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Evaluation of different practices to estimate construction inventories for life cycle assessment of small to medium wastewater treatment plants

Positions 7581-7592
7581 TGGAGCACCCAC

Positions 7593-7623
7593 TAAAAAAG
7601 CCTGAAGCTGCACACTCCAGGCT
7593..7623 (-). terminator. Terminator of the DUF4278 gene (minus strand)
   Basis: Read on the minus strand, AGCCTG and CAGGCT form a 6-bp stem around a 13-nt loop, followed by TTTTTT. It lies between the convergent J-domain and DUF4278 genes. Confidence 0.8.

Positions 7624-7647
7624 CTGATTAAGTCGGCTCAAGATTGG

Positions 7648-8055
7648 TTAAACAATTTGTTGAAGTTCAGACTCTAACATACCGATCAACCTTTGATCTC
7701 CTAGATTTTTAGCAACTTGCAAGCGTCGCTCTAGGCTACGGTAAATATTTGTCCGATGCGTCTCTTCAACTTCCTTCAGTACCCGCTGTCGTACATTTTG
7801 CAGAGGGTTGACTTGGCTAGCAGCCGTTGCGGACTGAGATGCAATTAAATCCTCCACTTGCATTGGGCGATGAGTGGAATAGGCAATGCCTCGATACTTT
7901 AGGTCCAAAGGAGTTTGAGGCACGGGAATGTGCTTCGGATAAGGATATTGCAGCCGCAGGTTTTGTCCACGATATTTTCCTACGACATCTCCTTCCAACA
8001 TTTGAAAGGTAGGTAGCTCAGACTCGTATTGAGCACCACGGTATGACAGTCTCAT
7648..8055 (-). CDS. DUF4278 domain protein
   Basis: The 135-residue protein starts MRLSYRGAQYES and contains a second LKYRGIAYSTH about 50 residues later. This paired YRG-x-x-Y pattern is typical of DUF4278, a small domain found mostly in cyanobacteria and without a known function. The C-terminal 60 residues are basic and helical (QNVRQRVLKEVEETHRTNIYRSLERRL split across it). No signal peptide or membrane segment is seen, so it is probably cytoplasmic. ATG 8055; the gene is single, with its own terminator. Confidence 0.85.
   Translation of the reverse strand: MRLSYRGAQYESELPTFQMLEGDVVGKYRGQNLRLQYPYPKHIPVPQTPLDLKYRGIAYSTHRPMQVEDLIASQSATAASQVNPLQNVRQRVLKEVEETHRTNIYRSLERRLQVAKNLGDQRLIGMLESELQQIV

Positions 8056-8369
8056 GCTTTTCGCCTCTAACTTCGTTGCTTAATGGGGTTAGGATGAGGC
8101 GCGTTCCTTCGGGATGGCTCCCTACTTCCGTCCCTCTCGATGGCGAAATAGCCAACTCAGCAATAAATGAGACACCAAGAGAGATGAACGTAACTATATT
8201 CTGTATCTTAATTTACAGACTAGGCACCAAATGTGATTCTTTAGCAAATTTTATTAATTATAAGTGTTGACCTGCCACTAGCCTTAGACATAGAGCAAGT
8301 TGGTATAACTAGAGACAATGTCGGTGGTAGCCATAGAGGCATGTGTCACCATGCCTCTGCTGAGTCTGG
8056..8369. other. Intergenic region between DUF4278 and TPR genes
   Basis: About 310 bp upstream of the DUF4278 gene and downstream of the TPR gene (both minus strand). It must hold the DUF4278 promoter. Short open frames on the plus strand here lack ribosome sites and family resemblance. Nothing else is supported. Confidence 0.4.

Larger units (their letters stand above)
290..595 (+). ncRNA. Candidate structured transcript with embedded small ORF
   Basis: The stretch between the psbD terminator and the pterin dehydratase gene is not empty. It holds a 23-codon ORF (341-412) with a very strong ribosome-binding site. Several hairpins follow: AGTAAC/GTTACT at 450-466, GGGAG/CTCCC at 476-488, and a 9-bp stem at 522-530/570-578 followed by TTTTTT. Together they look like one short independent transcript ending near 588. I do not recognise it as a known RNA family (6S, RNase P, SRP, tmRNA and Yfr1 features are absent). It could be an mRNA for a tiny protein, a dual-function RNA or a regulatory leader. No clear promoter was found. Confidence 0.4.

The inclusion of construction inventories in Life Cycle Assessment (LCA) studies of wastewater treatment plants (WWTPs) involves the quantification of materials and energy required during the construction phase. Even though the most accurate option is to obtain such inventories from project drawings/budget, this is a tedious task and often a limited amount of information is available. An alternative is to estimate materials and energy from existing inventories. However, there are very few detailed inventories which can be used as a reference in these scaling processes. In addition, there is no knowledge in existing literature on which scaling approach is most suitable. Hence, in this study we provide detailed and comprehensive construction inventories from four small to medium conventional WWTPs. We also compare different manners of estimating construction inventories after scaling from Ecoinvent: i) extrapolation based on treatment flows; ii) extrapolation based on normalization of all materials masses to the volume of concrete. The results show that the potential environmental impacts estimated for construction were 95 ± 24 kg CO2eq/PE (climate change), 12 ± 3 mg CFC-11 eq/PE (ozone depletion), 20 ± 8 kg FE eq/PE (metal depletion), 26 ± 8 kg oil eq/PE (fossil depletion), and the process units dominating the impacts were secondary treatment and urbanization. Estimating inventories after scaling from Ecoinvent leads to large differences in masses of materials; between 2 and 30 times overestimation when scaling based on flows and between 1 and 2 times underestimation when scaling based on multiplication factors referred to concrete masses. Such differences in the estimates of masses translate to discrepancies in the potential environmental impacts ranging from 21% to 73% when using multiplication factors, and up to a factor of 26 for other scaling approaches. Finally, equations are provided to estimate material consumption for the construction of small-to-medium WWTPs as a function of plant capacity based on the four detailed and comprehensive inventories provided in this study.

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